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This blog makes liberal use of AB's journals, letters, travel notes, and other sources.

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Tuesday, 12 November 2013

The charm of danger

Thursday, November 12th., Rue de Calais, Paris.

I am still reading "Don Quixote", and was much struck with the perfect narrative style of the inserted story "The Ill-advised Curiosity". It is simply charming. And I am with the licentiate who, after censuring the improbabilities, said: "With the manner of the telling I have no fault to find." I should like sometime to write a few stories in that simple style - pure narration, very little dialogue, and what there is, arranged conventionally in long speeches. Hardy's "A Group of Noble Dames" must have been composed under some such influence, I imagine.

"Bostock's Great Animal Arena" at the Hippo. Palace. First night. Vast crowd, very badly controlled. The whole performance consisted of wild-animal tricks. The principal dompteur had some exciting moments in the vast cage with lionesses, a tiger, several bears, a hyena, two superb dogs, and other animals. When a crisis arrived the Frenchmen around me were as impressed as children. "Ils ne sont pas commode," "Il a du sangfroid! Il a du sangfroid!" And, when their nerves were getting strained, "Assez! Assez!" in a nervous tone. Some of the crises were apparently somewhat dangerous.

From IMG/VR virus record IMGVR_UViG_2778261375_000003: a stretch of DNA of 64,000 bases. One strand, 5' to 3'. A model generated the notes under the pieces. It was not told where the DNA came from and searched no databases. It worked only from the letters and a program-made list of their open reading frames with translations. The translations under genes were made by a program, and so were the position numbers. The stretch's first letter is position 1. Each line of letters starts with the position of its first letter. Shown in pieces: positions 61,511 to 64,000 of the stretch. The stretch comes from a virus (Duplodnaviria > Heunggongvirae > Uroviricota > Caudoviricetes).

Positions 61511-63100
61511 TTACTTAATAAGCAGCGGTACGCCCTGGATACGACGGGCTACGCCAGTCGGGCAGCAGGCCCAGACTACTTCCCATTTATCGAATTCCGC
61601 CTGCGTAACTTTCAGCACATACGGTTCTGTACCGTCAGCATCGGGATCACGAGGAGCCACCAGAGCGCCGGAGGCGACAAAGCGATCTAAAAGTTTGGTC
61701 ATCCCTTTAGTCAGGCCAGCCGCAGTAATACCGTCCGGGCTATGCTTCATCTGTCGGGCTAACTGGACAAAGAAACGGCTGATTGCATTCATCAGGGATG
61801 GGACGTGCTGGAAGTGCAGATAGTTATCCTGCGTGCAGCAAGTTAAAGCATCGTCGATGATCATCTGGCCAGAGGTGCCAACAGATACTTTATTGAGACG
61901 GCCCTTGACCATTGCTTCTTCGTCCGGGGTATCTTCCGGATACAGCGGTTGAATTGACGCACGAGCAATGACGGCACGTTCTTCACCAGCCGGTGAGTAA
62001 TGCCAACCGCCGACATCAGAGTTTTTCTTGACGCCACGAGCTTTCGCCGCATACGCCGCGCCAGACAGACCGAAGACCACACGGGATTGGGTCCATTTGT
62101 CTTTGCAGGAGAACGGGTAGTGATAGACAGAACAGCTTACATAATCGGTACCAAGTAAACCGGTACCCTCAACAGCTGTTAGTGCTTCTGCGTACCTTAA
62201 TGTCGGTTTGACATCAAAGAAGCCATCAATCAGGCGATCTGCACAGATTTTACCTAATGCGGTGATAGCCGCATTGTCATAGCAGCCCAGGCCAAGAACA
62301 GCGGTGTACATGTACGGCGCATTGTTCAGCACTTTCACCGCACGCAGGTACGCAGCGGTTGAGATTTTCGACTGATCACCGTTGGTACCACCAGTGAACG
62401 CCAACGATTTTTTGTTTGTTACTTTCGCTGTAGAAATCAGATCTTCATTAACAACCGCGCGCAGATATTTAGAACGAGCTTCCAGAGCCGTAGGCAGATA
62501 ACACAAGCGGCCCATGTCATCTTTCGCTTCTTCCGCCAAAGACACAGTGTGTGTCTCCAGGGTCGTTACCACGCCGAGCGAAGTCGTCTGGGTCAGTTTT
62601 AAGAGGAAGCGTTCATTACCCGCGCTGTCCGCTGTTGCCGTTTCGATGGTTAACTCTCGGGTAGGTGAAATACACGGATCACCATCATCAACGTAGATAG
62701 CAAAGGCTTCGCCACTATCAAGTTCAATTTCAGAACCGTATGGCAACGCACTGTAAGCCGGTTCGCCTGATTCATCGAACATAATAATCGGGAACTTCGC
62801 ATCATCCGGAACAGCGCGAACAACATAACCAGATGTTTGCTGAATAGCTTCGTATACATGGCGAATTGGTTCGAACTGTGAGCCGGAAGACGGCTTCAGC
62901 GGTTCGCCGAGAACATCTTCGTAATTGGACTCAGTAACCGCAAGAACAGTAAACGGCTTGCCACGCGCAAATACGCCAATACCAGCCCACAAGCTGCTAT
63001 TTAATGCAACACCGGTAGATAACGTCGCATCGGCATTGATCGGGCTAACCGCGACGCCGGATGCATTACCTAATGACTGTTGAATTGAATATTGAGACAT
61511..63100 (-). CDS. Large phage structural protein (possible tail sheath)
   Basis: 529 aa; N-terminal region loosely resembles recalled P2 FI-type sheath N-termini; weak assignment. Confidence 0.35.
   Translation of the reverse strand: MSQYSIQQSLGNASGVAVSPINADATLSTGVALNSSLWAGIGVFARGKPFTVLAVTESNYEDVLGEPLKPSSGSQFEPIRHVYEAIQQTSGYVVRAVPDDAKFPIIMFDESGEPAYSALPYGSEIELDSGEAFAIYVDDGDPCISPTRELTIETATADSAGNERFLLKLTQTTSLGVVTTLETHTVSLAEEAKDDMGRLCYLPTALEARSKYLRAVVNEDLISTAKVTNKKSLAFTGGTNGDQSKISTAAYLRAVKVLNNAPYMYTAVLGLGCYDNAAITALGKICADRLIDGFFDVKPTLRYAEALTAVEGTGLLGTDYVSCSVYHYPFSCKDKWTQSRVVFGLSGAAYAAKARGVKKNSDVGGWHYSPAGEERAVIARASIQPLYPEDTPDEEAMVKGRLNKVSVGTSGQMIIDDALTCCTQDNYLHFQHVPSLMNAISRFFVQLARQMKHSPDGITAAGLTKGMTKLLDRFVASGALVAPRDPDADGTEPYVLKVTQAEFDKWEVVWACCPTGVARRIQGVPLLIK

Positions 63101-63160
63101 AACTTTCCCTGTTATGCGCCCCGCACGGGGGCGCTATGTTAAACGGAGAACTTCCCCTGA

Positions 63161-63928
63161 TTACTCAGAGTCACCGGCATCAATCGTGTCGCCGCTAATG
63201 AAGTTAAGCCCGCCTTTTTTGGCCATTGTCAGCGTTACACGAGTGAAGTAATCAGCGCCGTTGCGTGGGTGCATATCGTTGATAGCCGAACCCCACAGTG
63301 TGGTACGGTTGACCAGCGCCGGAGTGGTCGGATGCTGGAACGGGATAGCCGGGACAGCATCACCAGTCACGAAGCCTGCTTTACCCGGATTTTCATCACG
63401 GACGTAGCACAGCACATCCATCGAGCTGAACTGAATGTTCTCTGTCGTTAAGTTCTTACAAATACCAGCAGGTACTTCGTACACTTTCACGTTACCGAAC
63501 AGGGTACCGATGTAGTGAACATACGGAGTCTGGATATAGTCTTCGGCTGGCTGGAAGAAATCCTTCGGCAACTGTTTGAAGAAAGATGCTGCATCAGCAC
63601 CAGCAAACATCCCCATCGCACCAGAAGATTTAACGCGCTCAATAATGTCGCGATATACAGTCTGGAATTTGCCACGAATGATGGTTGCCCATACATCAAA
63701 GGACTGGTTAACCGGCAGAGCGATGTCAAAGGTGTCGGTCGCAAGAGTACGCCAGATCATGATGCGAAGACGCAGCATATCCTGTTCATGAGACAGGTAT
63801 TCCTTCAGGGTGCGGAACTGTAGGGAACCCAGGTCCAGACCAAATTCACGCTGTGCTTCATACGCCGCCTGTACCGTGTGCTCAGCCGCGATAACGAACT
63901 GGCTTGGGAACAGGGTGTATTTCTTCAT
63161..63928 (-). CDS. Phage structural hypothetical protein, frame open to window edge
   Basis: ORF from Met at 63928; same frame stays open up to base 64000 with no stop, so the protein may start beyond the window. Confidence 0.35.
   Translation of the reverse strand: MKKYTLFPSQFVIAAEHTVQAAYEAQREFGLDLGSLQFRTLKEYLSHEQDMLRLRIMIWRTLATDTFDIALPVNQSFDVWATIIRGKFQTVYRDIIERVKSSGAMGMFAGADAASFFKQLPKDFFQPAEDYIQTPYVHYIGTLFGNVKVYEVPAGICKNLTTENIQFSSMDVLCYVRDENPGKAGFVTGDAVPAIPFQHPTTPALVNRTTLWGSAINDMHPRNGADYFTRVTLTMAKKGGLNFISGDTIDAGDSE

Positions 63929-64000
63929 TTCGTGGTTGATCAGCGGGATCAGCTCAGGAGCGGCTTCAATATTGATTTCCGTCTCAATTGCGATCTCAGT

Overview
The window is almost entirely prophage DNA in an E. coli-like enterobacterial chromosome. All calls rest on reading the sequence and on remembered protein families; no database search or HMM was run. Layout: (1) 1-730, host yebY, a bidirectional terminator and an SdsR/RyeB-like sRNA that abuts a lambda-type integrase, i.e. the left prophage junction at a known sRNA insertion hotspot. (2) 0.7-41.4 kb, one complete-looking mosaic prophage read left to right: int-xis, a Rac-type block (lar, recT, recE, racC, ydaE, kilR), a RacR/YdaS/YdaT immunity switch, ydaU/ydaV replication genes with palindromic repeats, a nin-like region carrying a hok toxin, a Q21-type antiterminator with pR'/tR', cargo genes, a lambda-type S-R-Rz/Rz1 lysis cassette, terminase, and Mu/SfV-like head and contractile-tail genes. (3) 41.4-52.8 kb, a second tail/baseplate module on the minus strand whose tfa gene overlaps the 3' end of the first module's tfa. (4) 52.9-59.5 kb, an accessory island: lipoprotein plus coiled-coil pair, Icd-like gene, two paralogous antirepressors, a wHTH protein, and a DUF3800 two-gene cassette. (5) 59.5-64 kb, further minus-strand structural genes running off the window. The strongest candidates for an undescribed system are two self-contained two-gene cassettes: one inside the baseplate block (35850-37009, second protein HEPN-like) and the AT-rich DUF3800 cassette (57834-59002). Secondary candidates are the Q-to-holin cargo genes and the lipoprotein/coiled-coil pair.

During a long bout of opposing wills between the trainer and the tiger, the tiger chewed up a good part of a wooden seat and splintered the gate over which he had to jump. And if, at the end of that bout, the trainer was only acting when he wiped his brow, he was acting very well. At the beginning the crowd was captious and fractious, owing to delays and bad arrangements, but the applause was now tremendous. The performance was really rather out of the way, and I appreciated more than I have done before the charm of danger in a show, real danger.

Frank C. Bostock was born in Basford, Derbyshire in 1866 and started his career in small circuses around the country but by the time he died he had travelled the world, survived attacks by lions and tigers, put on shows in Paris, Indianapolis, New York, Blackpool and other cities, and was known worldwide as “The Animal King”. He was one of the pioneers in his field and even wrote a book, The Training of Wild Animals, which you can still buy today.

Additionally for November 12th., see 'The end of the war' -

We had driven through large crowds part way up the Mall, and were then turned off from Buckingham Palace.
Raining now. An excellent thing to damp hysteria and Bolshevism.

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